Lots of good stuff already posted, much of which assumes you're familiar with the Lean Startup. If that isn't the case then it would be worth reading Ries, Blank and/or Maurya to tune in.
One big decision you'll have to face is whether this is what you want to do full time, or whether you want to continue doing what you're doing. I guess that establishing yourself in a relatively new job and pursuing your ACCA means your plate is pretty full at the moment. Most people in this position will choose to carry on with their careers, at least for the time being, and attempt to validate their idea at minimum cost, at least to the point where they can decide that it's really worth chucking their job in and applying to Y Combinator!
I think it's worth considering 2 perspectives - one longer term, one shorter term:
The longer term perspective is that you're unlikely to be funding this from your own resources. So at some point in the future you're going to be sitting in front of some investors making a pitch. Whether they're your local Chelmsford business angel network or some fancy VC on Sandhill Road, they will have some fundamental questions in their minds, including:
- Why this?
- Why now?
- Why you?
Why this? relates to the product, its market and the relationship between them. It's about whether there is a viable segment of the market that wants and will pay for the product,what alternatives they have, how easy they are to reach, what value you can create for them and what proportion of that value you can capture. The Lean context emphasizes the gathering of evidence to prove that you have in fact identified and can reach this initial niche, and have defined and can deliver a core set of features that they want and are willing to pay for.
Why now? is about market readiness. An element of this is to consider what changes have triggered the creation of the problem you're addressing, or the ability to solve it. An underlying thought is that if you're addressing a long standing problem and the technology to address it has been around for a while, then how come no-one has figured this out yet? That's not to say that no-one ever finds a $100 bill lying on the sidewalk, it's just that it's unusual.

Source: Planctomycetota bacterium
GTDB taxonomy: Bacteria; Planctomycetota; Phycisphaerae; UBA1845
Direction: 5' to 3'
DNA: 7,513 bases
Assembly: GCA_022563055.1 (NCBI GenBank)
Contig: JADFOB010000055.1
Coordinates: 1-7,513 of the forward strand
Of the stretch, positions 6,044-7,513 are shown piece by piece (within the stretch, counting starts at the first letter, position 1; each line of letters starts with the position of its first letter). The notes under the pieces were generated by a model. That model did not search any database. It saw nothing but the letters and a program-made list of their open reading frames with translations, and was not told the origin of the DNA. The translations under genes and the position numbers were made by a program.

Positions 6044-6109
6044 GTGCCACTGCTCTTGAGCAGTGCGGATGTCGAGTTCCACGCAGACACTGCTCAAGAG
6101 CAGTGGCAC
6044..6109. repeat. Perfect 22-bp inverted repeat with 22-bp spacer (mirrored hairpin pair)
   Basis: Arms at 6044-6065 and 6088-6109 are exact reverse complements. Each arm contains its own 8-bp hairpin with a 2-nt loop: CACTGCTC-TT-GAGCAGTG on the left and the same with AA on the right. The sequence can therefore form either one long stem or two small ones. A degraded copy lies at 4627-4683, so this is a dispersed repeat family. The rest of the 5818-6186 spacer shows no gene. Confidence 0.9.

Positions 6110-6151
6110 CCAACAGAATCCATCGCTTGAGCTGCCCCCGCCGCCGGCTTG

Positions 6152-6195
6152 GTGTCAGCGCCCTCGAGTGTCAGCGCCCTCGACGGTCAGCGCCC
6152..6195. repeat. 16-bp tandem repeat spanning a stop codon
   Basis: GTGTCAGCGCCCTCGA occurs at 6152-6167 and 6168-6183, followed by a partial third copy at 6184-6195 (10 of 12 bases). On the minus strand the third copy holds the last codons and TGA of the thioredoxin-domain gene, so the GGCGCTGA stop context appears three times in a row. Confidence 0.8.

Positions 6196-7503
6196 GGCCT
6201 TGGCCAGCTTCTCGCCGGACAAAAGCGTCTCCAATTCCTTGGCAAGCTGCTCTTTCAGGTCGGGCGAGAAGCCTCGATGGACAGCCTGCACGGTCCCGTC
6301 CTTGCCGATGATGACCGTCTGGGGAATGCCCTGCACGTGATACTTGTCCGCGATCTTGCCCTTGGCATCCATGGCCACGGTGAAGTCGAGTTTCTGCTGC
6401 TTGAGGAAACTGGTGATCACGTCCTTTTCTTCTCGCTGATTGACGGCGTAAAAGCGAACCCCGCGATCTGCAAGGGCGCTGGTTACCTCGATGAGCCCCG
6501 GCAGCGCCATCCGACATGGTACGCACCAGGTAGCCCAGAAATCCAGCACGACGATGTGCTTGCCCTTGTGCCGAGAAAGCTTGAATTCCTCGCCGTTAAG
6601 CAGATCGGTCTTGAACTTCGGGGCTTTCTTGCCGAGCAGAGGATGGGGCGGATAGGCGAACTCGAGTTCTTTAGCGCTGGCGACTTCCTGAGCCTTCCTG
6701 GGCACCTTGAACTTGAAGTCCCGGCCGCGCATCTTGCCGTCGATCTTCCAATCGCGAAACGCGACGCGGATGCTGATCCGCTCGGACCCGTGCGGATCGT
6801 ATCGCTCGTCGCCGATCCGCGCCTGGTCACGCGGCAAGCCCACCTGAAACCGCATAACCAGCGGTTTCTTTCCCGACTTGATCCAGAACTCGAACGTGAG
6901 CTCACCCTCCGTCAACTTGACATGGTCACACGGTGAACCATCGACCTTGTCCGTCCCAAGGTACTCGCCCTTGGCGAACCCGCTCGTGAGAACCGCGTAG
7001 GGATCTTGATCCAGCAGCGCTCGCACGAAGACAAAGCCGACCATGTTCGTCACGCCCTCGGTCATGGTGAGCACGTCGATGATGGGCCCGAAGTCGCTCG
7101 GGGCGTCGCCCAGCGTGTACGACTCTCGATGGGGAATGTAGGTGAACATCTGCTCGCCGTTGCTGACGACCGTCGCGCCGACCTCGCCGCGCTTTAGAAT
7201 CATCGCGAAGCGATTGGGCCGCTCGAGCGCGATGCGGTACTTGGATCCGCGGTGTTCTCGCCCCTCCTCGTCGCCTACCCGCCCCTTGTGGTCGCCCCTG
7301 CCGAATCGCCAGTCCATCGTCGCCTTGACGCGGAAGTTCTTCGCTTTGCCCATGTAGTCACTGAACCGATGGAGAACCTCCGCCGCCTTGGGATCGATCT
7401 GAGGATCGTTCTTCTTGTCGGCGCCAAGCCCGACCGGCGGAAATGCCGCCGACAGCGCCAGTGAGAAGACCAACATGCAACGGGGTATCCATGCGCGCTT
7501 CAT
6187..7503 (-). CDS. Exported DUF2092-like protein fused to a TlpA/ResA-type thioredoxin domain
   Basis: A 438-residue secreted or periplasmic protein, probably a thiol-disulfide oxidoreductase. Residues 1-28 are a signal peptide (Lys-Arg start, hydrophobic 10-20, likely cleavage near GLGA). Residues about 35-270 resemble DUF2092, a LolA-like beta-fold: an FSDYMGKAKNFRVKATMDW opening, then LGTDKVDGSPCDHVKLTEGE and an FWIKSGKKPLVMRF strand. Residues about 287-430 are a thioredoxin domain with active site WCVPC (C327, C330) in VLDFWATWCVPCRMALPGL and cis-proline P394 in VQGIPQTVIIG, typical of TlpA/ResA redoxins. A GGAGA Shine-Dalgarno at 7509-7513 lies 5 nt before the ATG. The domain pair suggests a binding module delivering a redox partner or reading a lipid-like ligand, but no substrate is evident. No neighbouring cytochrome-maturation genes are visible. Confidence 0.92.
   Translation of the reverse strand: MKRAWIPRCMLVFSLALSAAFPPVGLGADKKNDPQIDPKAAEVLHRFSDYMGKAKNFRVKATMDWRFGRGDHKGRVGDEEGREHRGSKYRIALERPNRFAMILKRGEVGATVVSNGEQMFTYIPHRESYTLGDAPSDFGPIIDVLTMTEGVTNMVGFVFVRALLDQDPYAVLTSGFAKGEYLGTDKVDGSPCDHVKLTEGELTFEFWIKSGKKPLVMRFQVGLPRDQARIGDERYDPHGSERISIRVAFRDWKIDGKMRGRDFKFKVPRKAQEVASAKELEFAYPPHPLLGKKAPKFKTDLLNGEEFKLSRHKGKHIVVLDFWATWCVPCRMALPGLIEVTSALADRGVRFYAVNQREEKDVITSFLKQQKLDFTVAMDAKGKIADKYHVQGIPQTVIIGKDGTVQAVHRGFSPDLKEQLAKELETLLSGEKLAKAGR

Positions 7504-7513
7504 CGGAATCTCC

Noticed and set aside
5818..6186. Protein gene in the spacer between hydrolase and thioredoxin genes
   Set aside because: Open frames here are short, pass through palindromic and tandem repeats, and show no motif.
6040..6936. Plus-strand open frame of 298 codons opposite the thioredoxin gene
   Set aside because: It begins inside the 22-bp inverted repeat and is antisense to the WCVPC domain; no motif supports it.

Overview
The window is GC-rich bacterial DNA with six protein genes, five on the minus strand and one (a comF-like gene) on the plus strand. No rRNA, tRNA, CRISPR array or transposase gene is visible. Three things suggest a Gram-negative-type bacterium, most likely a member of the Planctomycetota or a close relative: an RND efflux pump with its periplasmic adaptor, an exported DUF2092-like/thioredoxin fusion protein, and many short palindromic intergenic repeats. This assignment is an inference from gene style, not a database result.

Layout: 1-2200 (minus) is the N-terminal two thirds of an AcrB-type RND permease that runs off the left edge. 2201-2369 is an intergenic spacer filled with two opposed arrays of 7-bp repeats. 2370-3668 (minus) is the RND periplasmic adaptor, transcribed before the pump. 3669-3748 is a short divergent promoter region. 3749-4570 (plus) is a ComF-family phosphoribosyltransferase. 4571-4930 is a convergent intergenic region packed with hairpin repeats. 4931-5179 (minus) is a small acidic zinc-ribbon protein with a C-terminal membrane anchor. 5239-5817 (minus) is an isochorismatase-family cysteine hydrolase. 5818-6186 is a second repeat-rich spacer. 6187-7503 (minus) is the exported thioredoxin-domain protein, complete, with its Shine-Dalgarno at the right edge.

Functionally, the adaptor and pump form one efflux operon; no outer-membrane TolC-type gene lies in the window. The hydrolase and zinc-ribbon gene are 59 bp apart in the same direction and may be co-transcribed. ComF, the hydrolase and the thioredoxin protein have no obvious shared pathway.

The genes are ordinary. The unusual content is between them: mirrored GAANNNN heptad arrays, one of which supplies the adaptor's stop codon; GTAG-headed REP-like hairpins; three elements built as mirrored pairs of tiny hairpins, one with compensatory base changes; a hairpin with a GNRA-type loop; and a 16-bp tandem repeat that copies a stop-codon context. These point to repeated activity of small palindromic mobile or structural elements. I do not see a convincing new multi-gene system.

It's very rare to find that there's no competition (apart from when there's no market!). Most of the time new products are better ways of solving old problems. So if you were developing an app to help people with anxiety, you might identify worry beads, Tetris and smoking as other ways in which people currently deal with this problem.
Why you?or more bluntly, 'why are you uniquely qualified to deliver on this opportunity?'. Good answers at various stages of development might include: having developed the foundations of a strong brand with a group of early adopters, having achieved early traction with a wider user base, having built a strong code base which puts you ahead in the race to deploy and capture eyeballs, having pulled together an effective and committed team. You might be (or become) a star coder, but my guess is that in this case a better answer is that you know everything about this market and why and how your solution is effective, which means researching in some depth how the problem you're solving manifests itself, different approaches that have been used to tackle it before and the pros and cons of currentalternatives.
In terms of a short term perspective, it's never too early to start talking to potential customers with a view to identifying the earliest adopters and working out how to reach them and define your MVP. I act as an external supervisor for an MSc course in Innovation & Entrepreneurship at Warwick (www2.warwick.ac.uk/fac/sci/wmg/education/wmgmasters/courses/innovation_and_entrepreneurship
) and one of my candidates this year completed an interesting dissertation on how 'minimum' an MVP can be. He found a difference between paper prototypes, wireframes and clickable mockups, but not as much as you might expect (although he was dealing with a technically qualified user base). So depending on your own preferences and abilities, you could think about using one of these techniques to facilitate early discussions with potential customers.
One final point - you'll need to be a bit careful if you're going to make any formal therapeutic claims for your product. Anything beyond recreational use could lead you into an ethical and/or statistical nightmare. To get a feel for some of the statistical issues 'How not to be Wrong' by Ellenberg is an accessible text.
Happy to connect and talk some more if you're interested